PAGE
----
"If only Bill were here!" the nurse wailed. "I know he'd find a way out. There wasn't never nothing nowhere that beat Bill. Bill wouldn't ha' left us! Bill'd ha' took us out o' here, an' saved our lives. Bill-snnff, snnff-Bill wouldn't ha'-snnff, snnff-shoved us in a rat-hole and took hisself off!"

She had not yet lost her English point of view. She still believed that the strong right arm of an English lover could play ducks and drakes with Destiny. One-half of the world, at least, still swears that she was wrong, and her mistress and the other woman thought her despicable, ridiculous, unenlightened. It was a hardship to them, to be endured with dignity and patience, but none the less a hardship, that they should be left and should have to die with this woman of the Ranks Below to keep them company. She was an honest woman, or they would never have engaged her and paid her passage all the way to India. But she was not of their jat, and she was a fool. It happens, however, that her point of view saved England for the English, and that the other point of view had brought England to the brink of utter ruin.

"If you'd leave off talking about your truly tiresome lover, and would pray to God, Jane," said Mrs. Leslie, "the rest of us might have a chance to pray to God too! This isn't the time, let me tell you, to be thinking of carnal love-affairs. Recall your sins, one by one, and ask forgiveness for them."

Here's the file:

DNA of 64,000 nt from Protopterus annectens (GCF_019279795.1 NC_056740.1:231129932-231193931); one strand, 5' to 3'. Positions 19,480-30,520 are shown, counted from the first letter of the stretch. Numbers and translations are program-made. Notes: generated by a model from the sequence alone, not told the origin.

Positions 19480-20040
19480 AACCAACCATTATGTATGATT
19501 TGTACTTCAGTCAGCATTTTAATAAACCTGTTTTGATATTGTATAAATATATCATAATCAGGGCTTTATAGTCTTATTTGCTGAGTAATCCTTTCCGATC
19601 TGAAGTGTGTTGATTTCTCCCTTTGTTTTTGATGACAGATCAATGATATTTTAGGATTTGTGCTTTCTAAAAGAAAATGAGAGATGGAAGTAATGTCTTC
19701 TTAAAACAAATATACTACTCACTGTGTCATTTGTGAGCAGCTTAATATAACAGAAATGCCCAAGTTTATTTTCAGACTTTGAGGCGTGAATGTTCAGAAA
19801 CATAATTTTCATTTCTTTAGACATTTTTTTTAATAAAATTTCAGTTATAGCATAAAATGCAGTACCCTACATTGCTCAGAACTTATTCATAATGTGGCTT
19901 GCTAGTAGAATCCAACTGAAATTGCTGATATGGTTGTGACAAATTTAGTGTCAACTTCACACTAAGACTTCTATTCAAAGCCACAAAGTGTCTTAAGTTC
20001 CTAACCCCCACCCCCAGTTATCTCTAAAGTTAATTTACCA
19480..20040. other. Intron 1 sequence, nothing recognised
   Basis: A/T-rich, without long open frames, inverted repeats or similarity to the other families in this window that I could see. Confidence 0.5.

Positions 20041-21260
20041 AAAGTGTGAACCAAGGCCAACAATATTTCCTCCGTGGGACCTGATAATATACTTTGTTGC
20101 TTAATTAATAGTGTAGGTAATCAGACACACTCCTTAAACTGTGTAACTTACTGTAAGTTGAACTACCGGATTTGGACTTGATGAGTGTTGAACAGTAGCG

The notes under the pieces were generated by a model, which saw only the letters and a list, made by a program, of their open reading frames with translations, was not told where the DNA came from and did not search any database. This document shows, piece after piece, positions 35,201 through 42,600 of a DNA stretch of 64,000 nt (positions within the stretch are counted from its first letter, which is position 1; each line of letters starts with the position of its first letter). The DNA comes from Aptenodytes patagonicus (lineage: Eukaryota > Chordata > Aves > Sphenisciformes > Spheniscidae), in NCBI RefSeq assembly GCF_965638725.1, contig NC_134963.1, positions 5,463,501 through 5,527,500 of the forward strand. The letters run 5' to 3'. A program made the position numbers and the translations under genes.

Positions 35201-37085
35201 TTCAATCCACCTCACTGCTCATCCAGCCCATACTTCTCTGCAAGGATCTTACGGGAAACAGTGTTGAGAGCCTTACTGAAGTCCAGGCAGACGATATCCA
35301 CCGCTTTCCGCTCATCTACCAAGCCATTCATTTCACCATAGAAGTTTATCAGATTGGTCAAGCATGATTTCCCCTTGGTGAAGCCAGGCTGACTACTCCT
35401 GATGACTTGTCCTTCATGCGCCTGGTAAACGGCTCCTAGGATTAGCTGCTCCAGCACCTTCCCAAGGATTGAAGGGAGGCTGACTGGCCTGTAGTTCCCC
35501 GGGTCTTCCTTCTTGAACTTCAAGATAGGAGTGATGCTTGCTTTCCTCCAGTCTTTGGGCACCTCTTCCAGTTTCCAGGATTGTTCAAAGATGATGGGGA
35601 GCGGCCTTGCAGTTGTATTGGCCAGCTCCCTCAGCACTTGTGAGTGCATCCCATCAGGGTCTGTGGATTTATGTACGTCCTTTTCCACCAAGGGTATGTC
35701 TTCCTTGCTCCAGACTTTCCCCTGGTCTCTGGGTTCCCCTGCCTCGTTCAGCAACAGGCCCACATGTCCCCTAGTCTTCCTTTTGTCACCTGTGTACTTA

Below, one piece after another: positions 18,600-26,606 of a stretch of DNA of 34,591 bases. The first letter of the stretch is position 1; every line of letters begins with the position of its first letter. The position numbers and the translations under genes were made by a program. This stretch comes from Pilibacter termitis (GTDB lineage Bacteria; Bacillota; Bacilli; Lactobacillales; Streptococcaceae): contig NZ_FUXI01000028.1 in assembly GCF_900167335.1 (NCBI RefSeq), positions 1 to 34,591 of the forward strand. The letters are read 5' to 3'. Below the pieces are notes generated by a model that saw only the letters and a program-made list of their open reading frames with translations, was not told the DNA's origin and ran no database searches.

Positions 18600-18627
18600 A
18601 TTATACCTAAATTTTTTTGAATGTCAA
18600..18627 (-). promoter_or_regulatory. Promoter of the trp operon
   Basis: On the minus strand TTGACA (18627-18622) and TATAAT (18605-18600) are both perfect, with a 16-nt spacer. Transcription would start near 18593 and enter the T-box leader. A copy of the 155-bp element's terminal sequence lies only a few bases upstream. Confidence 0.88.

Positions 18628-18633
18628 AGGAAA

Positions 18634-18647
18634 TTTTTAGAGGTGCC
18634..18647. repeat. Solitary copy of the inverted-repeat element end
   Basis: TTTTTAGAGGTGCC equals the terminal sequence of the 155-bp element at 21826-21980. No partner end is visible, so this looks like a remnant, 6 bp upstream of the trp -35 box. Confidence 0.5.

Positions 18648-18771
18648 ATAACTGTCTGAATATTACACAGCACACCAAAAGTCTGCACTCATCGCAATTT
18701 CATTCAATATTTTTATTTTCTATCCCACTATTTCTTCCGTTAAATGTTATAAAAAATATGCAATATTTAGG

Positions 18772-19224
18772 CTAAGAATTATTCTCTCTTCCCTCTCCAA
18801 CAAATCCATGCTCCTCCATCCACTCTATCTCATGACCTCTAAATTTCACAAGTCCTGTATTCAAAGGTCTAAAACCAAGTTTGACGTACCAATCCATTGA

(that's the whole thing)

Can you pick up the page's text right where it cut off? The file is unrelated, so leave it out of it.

In the gloom of the vault, poor Jane was quite invisible. The sound of her snuffling and sobs was the only clue to her direction. But her bridling was a thing that could be felt through the stuffy blackness, and there was a ring in her retort that gave the lie to the tears that she was shedding.

"The only sin I ask forgiveness for," she answered in a level voice, "is having let Bill come to India alone. Pray to God, is it? Go on! Pray! If Bill was here, he'd start on that stone door without no words nor argument, unless some one tried to stop him. Then there'd be an argument! And he'd get it open too. Bill's the kind that does his prayin' afterward, and God helps men like Bill!"

"Well-I'm afraid that your Bill isn't here, and can't get here. So the best thing that you can do is to pray and let us pray."

"I'll pray for Bill!" said Jane defiantly. "Bill don't know that I'm in India, and he surely doesn't know I'm here. But if he knew-Oh, God! Let him know! Tell him! He'd come so quick. He'd-snnff, snnff-he'd-why, he'd ha' been here long ago! Dear God, tell Bill I'm here, that's all!"